Posted by Mary Wimberley on 2007-07-05

About 200 teachers and administrators from Alabama elementary, middle and high schools are expected for this year's Samford Summer Institute for Teaching Excellence (SSITE) July 9-11.

The conference is sponsored by Samford University's Orlean Bullard Beeson School of Education and Professional Studies.

Several sessions will focus on raising teacher morale and motivating students and teachers. Other topics include teaching the Holocaust, creative lesson planning, new teaching strategies, humor in the classroom, the gender gap, and creative classrooms with high standardized test scores.

An exhibit of Holocaust-themed art will be on display.

Speakers are executive coach and consultant Michelle Drake, Holocaust specialists Ann Mollengarden and Randy Hubbard, interior designer/educator Natalie Weinstein, humorist and stress management expert Dave Caperton, new teacher mentors and authors Emma McDonald and Dyan Hershman, personal and professional achievement strategist Thom Lisk, gender bias/sexual harassment author David Sadker and curriculum innovation specialist Kim Bearden.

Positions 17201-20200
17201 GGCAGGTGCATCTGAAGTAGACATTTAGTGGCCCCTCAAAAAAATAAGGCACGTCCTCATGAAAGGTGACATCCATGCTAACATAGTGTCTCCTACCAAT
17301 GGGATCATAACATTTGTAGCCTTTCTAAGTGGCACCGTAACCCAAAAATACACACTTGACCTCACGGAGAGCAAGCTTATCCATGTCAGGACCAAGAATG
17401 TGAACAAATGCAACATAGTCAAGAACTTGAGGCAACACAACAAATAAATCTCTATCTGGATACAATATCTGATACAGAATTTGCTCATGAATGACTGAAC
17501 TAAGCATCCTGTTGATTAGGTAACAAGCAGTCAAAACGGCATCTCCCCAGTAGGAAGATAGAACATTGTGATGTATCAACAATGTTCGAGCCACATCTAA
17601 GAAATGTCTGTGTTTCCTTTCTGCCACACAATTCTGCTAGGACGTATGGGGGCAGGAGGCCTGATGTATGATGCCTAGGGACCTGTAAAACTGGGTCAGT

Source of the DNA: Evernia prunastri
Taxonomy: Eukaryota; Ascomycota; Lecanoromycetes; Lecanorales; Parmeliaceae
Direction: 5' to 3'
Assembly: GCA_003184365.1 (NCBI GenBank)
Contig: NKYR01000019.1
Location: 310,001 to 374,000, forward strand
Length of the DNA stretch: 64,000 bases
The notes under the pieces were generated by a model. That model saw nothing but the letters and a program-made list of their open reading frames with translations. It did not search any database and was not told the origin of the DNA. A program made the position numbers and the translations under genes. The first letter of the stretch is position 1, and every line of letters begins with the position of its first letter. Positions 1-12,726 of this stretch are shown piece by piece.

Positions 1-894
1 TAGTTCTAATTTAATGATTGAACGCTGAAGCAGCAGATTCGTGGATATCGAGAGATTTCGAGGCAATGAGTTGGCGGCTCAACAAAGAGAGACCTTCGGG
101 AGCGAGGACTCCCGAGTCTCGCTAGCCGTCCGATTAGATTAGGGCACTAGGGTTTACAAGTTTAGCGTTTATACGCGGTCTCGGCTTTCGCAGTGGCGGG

All events are at the Cahaba Grand Conference Center. Samford education professor Dr. David Little is SSITE director.

Established in 1987, SSITE is designed to offer Alabama's finest educators an educational growth experience with presenters who address current educational issues. Participants return to their classrooms with new materials, practical ideas and fresh inspiration.

Samford is a leading Christian university offering undergraduate programs grounded in the liberal arts with an array of nationally recognized graduate and professional schools. Founded in 1841, Samford is the 87th-oldest institution of higher learning in the United States. Samford enrolls 5,791 students from 49 states, Puerto Rico and 16 countries in its 10 academic schools: arts, arts and sciences, business, divinity, education, health professions, law, nursing, pharmacy and public health. Samford fields 17 athletic teams that compete in the tradition-rich Southern Conference and ranks 6th nationally for its Graduation Success Rate among all NCAA Division I schools.